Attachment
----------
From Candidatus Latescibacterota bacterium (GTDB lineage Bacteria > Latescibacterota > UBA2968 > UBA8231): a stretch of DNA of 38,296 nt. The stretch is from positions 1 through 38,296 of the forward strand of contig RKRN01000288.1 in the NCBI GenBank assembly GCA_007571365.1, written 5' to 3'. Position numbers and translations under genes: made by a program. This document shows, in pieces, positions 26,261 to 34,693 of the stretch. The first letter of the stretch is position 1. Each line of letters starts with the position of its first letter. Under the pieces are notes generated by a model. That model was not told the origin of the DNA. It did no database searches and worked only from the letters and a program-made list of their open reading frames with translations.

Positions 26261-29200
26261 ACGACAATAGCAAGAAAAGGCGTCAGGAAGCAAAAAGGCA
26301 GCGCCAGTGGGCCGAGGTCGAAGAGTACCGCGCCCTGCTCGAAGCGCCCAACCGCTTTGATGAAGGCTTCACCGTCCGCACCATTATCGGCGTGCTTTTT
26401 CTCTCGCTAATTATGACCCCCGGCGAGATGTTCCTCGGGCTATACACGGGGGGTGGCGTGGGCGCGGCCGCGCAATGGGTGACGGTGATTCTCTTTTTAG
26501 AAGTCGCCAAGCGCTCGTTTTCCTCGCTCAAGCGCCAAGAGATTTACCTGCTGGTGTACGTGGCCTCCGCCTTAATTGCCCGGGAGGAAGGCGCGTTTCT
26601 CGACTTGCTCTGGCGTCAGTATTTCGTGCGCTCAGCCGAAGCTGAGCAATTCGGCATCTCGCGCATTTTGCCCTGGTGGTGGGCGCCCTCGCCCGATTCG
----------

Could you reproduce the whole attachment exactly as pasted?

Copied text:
From Candidatus Latescibacterota bacterium (GTDB lineage Bacteria > Latescibacterota > UBA2968 > UBA8231): a stretch of DNA of 38,296 nt. The stretch is from positions 1 through 38,296 of the forward strand of contig RKRN01000288.1 in the NCBI GenBank assembly GCA_007571365.1, written 5' to 3'. Position numbers and translations under genes: made by a program. This document shows, in pieces, positions 26,261 to 34,693 of the stretch. The first letter of the stretch is position 1. Each line of letters starts with the position of its first letter. Under the pieces are notes generated by a model. That model was not told the origin of the DNA. It did no database searches and worked only from the letters and a program-made list of their open reading frames with translations.

Positions 26261-29200
26261 ACGACAATAGCAAGAAAAGGCGTCAGGAAGCAAAAAGGCA
26301 GCGCCAGTGGGCCGAGGTCGAAGAGTACCGCGCCCTGCTCGAAGCGCCCAACCGCTTTGATGAAGGCTTCACCGTCCGCACCATTATCGGCGTGCTTTTT
26401 CTCTCGCTAATTATGACCCCCGGCGAGATGTTCCTCGGGCTATACACGGGGGGTGGCGTGGGCGCGGCCGCGCAATGGGTGACGGTGATTCTCTTTTTAG
26501 AAGTCGCCAAGCGCTCGTTTTCCTCGCTCAAGCGCCAAGAGATTTACCTGCTGGTGTACGTGGCCTCCGCCTTAATTGCCCGGGAGGAAGGCGCGTTTCT
26601 CGACTTGCTCTGGCGTCAGTATTTCGTGCGCTCAGCCGAAGCTGAGCAATTCGGCATCTCGCGCATTTTGCCCTGGTGGTGGGCGCCCTCGCCCGATTCG